Inside Asheville’s Masonic Temple

For many, the Masonic Temple at 80 Broadway in downtown Asheville is intriguing and mysterious, in part because the temple’s doors have been closed to the general public for years. That’s changed. In an effort to reconnect with Asheville’s artistic community, and to help raise money for building renovations, the temple will be hosting public events and concerts in a 270-seat auditorium/theatre within the building.

The Land of Sky Symphonic Band will perform there tonight, May 20, at 7:30 p.m. ($10 suggested donation). On June 5, singer/songwriter and folk musician Dave Wendelin and an ensemble of guest musicians take the stage at 8 p.m. (by donation, with partial proceeds benefiting temple restorations). The auditorium may even host the Montford Park Players during their winter season.

Ron Lambe, events committee chair and a 5-year Mason with the Asheville Temple, led an informal tour of the historic building, which was designed by Mason and renowned architect Richard Sharp Smith in 1913. The temple opened in 1915 and became headquarters for various branches of the Masonic order. During the tour, Lambe noted that the temple, historically, was more involved in supporting the greater Asheville community: During the Spanish Influenza epidemic in 1918 the temple functioned as a hospital and emergency ward, and in the 1950s the building was designated as a public bomb shelter. In recent years, however, the stately building has been closed for all public use.

Here are a few photographs of the temple’s auditorium, meeting/ceremony room, library, game room and various rooms used for reading and studying.

Seating 270 people, the auditorium is located on the third floor of the building, with a horseshoe-shaped balcony overlooking the stage from the fourth floor. This section of the Temple was occupied by the Scottish Rite, and the auditorium was once referred to as the Scottish Rite Cathedral. Painted landscapes and backdrops are stacked in the eaves of the cathedral, hung in the fly loft above the stage. These elaborate paintings, which are being stored for future use, were once used for Masonic lessons, Lambe says, where biblical stories and teachings were dramatically enacted for educational purposes.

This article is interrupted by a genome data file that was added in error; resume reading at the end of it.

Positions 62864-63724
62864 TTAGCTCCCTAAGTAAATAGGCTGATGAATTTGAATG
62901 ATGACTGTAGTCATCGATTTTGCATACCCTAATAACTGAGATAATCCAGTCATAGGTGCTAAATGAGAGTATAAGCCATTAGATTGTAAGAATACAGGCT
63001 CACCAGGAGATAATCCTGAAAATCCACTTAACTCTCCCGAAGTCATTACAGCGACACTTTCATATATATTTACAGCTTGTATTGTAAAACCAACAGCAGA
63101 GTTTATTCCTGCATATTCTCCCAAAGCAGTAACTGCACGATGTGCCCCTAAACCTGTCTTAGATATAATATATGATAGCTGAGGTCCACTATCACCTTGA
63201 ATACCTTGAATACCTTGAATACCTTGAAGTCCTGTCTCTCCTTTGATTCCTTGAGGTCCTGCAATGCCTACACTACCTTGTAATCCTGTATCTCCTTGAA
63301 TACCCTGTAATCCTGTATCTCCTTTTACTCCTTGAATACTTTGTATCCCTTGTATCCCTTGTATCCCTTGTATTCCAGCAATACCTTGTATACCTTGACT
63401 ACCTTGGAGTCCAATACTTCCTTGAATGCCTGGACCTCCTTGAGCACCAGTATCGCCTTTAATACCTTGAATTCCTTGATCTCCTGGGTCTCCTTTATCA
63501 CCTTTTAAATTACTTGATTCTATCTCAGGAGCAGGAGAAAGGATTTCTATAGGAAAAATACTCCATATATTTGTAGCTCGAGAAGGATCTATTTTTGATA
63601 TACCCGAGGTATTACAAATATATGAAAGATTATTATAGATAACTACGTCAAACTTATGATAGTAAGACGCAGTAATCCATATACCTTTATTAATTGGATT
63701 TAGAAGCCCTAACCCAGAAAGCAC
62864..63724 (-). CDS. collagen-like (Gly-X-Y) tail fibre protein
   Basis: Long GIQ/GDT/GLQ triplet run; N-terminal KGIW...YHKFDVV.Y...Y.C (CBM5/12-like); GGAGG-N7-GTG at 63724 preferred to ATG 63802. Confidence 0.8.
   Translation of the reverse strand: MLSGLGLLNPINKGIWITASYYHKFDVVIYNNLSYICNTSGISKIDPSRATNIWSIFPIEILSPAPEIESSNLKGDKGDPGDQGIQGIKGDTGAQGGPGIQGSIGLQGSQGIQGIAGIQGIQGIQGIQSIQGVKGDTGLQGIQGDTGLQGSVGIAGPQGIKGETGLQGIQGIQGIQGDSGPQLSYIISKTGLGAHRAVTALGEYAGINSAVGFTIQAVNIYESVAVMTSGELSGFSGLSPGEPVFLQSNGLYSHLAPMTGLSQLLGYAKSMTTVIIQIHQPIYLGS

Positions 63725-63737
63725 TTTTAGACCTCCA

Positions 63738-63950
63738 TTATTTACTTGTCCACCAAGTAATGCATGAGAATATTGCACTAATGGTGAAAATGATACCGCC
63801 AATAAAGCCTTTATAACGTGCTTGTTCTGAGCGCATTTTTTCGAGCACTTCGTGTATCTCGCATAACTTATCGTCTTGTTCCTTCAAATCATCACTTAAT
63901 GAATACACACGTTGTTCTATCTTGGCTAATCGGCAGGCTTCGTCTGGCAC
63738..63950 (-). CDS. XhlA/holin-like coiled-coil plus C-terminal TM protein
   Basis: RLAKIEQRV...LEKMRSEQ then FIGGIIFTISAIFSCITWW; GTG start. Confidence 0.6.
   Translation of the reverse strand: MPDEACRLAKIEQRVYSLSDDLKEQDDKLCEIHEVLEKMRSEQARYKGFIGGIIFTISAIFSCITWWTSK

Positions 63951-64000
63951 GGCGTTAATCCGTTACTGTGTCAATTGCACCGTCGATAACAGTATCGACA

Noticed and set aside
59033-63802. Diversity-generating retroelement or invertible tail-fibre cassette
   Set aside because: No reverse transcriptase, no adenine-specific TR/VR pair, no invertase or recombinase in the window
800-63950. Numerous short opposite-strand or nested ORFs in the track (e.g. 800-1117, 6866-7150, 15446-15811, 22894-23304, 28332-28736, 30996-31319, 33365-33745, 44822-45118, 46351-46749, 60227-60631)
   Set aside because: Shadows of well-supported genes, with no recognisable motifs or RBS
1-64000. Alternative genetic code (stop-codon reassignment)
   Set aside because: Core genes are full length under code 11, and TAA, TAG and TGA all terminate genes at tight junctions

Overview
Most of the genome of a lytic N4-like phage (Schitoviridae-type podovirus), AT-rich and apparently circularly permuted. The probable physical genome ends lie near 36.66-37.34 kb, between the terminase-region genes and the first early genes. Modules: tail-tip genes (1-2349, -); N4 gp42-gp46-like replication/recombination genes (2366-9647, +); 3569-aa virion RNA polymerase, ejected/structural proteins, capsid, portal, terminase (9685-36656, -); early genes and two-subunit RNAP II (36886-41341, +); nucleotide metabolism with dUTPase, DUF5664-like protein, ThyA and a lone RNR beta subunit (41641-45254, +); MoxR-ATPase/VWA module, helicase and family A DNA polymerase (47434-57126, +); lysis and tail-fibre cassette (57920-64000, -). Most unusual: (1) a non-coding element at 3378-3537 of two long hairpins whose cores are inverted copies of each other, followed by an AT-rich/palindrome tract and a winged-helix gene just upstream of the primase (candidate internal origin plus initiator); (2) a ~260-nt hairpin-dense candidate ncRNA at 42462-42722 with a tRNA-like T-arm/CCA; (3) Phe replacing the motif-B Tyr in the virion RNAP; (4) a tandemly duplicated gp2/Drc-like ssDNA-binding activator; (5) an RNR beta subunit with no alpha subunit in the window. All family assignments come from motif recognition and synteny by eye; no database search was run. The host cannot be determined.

The hanging backdrops are being stored for the Scottish Rite:

One of the hand-painted sets at the temple illustrates an Egyptian court scene. The paintings were created by an artist from Chicago named Moses, who painted them in 1951.

Views from the fourth-floor balcony:

The Masonic Alter:

The Masonic Library:

View from the third-floor balcony:

The study:

Portraits of former Masonic Masters line the halls:

To schedule a show or event in the Temple auditorium, contact Ron Lambe at ronlambe@charter.net or call 252-3924.

 

 

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About Aiyanna Sezak-Blatt
Aiyanna grew up on the island of Kauai, Hawaii. She was educated at The Cambridge School of Weston, Sarah Lawrence College, and Oxford University. Aiyanna lives in Asheville, North Carolina where she proudly works for Mountain Xpress, the city’s independent local newspaper.

4 thoughts on “Inside Asheville’s Masonic Temple

  1. Sue S.

    My husband’s great great grandfather was Thomas Gibbs Moses, the artist who painted these drops. We are so amazed that the temple has been opened! Is there any possibility that we could get into contact with someone in order to make arrangements to view Moses’ work? We live in Michigan so chances are, a trip in summer is the soonest we could drive down. Still, just to see his work other than the few the family still has .. is wonderful.

  2. Metra Reid

    After finding papers connecting two family members to the Scottish Rite, an interest was sparked in The Masons. I’m sorry that my husband and I didn’t have enough time in Asheville this weekend to perhaps work out a tour of the Masonic Temple. How fascinating to think of the men who were Masons and the fathers of our country!
    Sincerely,
    Metra Reid

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